Yet another telecom transformation is going on beyond efforts to recreate business models that drive revenue from converged networks. The early signs of changes in the way telecom equipment is bought and sold, and from whom, will become more obvious in the next six months. The result, however, is that the business of telecom could change radically. Through the haze of events, we see three trends developing that will bring change to operators and vendors as tech recovers from the recession.
With a kick-off overview of the coming telecom sea change, we plan to follow these unfolding trends closely in coming months:
- Increasingly IT-oriented networking places more corporate reliance on the CIO than the CTO.
- Telecom carriers move toward establishing "procurement zones" that will change the way equipment is purchased and from whom.
- Integration and maintenance contracts with carriers place emphasis on vendors' professional services capabilities.
In a recent "state of the industry" discussion, CIMI Corp. president Tom Nolle and I talked about some of the recent findings of his company's telecom operator surveys, which he discusses in his monthly Netwatcher newsletter. The changes Nolle sees on the horizon just happen to be tied to the fact that technology spending is up in the second half of 2009, which has created what he calls a "threat of recovery" scenario that carriers and vendors need to prepare for now.
To set the scene for the fall, as more companies release 2009 budget funds at the same time as they finalize their 2010 spending plans, here's a look at why these trends are important.
The incredible shrinking CTO: A number of service-layer architecture projects have been under way, and CIOs rather than network-centric CTOs have been taking the lead, with the increased focus of new revenue opportunities on the IT side, Nolle says. That gets sticky for CTOs, as the departure of BT's CTO without a replacement shows. If corporate reliance falls increasingly on the CIO, and the CTO's organization generally manages the standards relationships, telecom reliance on and patience with the standards process could also change. Which ties into…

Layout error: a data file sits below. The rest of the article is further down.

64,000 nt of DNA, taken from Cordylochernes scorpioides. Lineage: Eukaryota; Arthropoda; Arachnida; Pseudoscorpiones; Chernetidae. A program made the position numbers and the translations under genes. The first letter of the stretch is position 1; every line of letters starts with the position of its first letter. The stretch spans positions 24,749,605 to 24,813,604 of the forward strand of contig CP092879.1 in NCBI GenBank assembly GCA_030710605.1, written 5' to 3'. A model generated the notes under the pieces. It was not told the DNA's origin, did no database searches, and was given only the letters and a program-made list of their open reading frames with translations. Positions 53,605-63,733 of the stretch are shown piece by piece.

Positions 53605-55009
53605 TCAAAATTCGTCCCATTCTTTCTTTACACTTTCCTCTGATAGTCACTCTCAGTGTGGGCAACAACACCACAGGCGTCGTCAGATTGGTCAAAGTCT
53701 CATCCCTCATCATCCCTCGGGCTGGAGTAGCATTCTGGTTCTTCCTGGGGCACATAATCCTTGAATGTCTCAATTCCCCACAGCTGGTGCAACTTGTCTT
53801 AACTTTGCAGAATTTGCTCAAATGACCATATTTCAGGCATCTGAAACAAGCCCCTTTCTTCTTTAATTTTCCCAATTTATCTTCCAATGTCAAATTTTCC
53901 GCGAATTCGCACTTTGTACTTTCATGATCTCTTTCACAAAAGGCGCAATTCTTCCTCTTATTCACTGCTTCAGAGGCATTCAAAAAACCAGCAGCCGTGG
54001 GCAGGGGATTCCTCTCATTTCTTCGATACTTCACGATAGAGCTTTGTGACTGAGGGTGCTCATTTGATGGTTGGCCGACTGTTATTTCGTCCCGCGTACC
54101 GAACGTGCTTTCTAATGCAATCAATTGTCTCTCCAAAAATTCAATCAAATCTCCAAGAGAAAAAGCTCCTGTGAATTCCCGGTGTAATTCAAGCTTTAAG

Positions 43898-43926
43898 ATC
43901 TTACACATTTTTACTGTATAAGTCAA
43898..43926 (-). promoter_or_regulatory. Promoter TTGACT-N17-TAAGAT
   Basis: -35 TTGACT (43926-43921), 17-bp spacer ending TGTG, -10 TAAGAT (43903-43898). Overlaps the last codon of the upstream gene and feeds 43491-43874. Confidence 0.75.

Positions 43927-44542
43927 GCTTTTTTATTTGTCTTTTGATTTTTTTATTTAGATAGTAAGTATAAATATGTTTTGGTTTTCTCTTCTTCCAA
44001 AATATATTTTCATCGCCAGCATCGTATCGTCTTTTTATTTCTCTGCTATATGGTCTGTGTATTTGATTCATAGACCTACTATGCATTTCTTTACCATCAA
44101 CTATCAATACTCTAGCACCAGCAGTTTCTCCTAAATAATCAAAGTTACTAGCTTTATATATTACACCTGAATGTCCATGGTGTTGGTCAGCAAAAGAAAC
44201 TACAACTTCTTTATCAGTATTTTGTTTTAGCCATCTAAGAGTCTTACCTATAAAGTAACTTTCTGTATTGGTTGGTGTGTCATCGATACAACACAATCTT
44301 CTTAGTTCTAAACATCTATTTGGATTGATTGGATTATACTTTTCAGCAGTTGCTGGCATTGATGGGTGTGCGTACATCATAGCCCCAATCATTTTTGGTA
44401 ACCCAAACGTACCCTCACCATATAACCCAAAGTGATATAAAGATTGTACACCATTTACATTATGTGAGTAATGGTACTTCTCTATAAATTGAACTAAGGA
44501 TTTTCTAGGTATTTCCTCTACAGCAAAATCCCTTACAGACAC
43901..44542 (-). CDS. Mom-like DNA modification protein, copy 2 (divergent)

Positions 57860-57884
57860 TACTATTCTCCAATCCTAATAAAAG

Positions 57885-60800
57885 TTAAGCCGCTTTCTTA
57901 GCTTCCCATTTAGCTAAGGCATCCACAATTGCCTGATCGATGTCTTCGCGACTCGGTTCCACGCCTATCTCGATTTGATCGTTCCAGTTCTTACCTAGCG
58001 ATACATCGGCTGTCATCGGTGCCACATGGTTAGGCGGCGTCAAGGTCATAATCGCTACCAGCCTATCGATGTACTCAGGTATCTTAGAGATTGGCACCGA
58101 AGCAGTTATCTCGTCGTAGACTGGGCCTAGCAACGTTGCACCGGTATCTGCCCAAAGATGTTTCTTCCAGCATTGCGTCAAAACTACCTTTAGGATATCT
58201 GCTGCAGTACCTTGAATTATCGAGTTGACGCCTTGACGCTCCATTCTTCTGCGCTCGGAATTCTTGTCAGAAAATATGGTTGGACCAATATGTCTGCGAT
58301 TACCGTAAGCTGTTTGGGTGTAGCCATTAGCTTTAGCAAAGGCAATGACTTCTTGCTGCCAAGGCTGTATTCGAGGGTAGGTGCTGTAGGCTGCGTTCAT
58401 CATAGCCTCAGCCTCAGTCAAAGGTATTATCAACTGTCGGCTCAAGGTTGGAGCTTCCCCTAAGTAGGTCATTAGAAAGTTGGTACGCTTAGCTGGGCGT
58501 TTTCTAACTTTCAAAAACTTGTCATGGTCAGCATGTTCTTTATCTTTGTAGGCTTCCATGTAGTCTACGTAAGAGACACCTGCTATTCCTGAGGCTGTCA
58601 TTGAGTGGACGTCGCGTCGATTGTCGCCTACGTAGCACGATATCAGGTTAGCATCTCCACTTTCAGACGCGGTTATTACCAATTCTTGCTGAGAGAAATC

Carrier procurement zones: Service providers have wanted vendors to take their network convergence and business transformation goals more seriously, Nolle says, and their disappointment on that score isn't a secret. The resulting change is a move toward establishing technology procurement zones. With this change, a carrier would select one or two lead vendors for a particular technology area, and those vendors would be responsible for installing, integrating and managing projects over the length of the contract. The result? Jockeying for position among vendors, less focus on standards because someone has a contract to make a technology project work, so accountability is assigned. Which ties into…
Vendor integration contracts: We've seen an increasing number of contract announcements in which vendors will be managing parts of a carrier's network infrastructure. Time will tell whether a vendor's technology or reputation among carriers will make the bigger difference. Ericsson doubled NSN's bid for Nortel's wireless assets. "Why?" Nolle asked. "Nortel had credibility with North American operators like Verizon in CMDA, and the transition to LTE will happen fast, putting Ericsson in a good position."
Nolle predicts that it will all happen fast -- and we'll spotlight the changes.